Background. The benefit of elective lymph node dissection (ELND) for the treatment of the nonmetastasized malignant melanoma has been assessed differently until today.
Methods. Nine medical centers with a different ELND practice but comparable standards regarding diagnosis, excision of the primary tumors, classification, and follow-up, have collected their data (primarily ascertained prospectively) of 3616 patients of the tumor categories pT2 to pT4N0M0 to produce an unbiased analysis of the prognostic benefit of ELND, and to find the indications for its application. The data are based on patients 70 years of age and younger with a primary melanoma of the skin, who have been followed for at least 4 years (median, 9.6 years). The stratification (according to pT category [alternatively, tumor thickness], sex, anatomic site) was in accordance with the results of the multivariate risk analysis (Cox hazard model). Imbalances of other criteria such as ulceration, type, and age were excluded by chi-square tests of the individual strata. The results are based on the observed survival rates according to Kaplan-Meier analysis of the different strata.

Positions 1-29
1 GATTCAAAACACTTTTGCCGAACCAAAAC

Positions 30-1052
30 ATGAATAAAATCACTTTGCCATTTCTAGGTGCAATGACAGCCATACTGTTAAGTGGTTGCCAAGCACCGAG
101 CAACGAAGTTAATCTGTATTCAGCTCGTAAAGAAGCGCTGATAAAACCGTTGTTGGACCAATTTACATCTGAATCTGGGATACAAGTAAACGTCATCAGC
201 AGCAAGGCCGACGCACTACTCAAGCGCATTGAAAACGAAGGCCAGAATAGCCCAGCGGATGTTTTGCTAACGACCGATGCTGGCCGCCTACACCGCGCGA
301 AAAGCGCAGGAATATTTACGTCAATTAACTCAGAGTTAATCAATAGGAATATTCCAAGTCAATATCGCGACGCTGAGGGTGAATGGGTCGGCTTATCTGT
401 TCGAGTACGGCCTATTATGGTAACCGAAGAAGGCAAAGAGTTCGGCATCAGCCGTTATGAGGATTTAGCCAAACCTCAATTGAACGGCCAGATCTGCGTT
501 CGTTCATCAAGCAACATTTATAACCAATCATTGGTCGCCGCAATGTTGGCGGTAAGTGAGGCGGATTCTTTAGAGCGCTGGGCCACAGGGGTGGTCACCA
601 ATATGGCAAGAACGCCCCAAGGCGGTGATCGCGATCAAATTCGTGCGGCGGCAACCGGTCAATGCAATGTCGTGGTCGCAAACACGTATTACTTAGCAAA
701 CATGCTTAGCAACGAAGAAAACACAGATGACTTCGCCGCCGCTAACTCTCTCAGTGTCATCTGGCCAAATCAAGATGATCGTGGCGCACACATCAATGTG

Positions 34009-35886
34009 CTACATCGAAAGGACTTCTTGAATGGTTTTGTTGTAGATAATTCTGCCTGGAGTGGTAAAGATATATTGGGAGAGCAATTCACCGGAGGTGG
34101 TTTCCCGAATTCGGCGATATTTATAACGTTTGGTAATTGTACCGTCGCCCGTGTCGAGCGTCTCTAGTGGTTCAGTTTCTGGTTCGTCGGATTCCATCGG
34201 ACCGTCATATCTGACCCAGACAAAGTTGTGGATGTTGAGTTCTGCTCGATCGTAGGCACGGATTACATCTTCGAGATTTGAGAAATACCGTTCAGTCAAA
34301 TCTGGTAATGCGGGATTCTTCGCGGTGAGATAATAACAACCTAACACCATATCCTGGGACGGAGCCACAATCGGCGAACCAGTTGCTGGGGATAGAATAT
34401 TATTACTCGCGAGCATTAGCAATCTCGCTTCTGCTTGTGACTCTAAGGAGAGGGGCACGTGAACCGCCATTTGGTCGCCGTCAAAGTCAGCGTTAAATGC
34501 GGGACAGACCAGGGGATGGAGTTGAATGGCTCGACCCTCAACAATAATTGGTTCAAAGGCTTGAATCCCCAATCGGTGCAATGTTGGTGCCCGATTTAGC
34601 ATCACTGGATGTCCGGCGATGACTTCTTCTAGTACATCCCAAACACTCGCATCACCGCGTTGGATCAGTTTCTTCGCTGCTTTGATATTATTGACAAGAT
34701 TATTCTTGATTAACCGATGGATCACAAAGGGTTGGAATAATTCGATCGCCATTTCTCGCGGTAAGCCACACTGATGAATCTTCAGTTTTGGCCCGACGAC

Results. A prognostic benefit of the ELND group (improvement of the 5-year survival rate of about 20%) can be claimed for male patients with axial and acral melanomas (excluding lentigo maligna melanoma [LMM] and ulcerated tumors) of the categories pT3a up to pT4a (tumor thickness of > 1.5–4.5 mm, respectively) (P < 0.001). As to the rest of the nonulcerated tumors of male patients, only those of the categories pT3b and 4a benefited from ELND (P < 0.01). A benefit from ELND for women was statistically verified (improvement of the 5-year survival rate of about 5%–10%) only for the subgroup with a tumor thickness > 2.5–5 mm, excluding LMM) (P = 0.016).
Conclusions. This retrospective study strongly suggests the efficacy of ELND in subgroups of melanoma patients.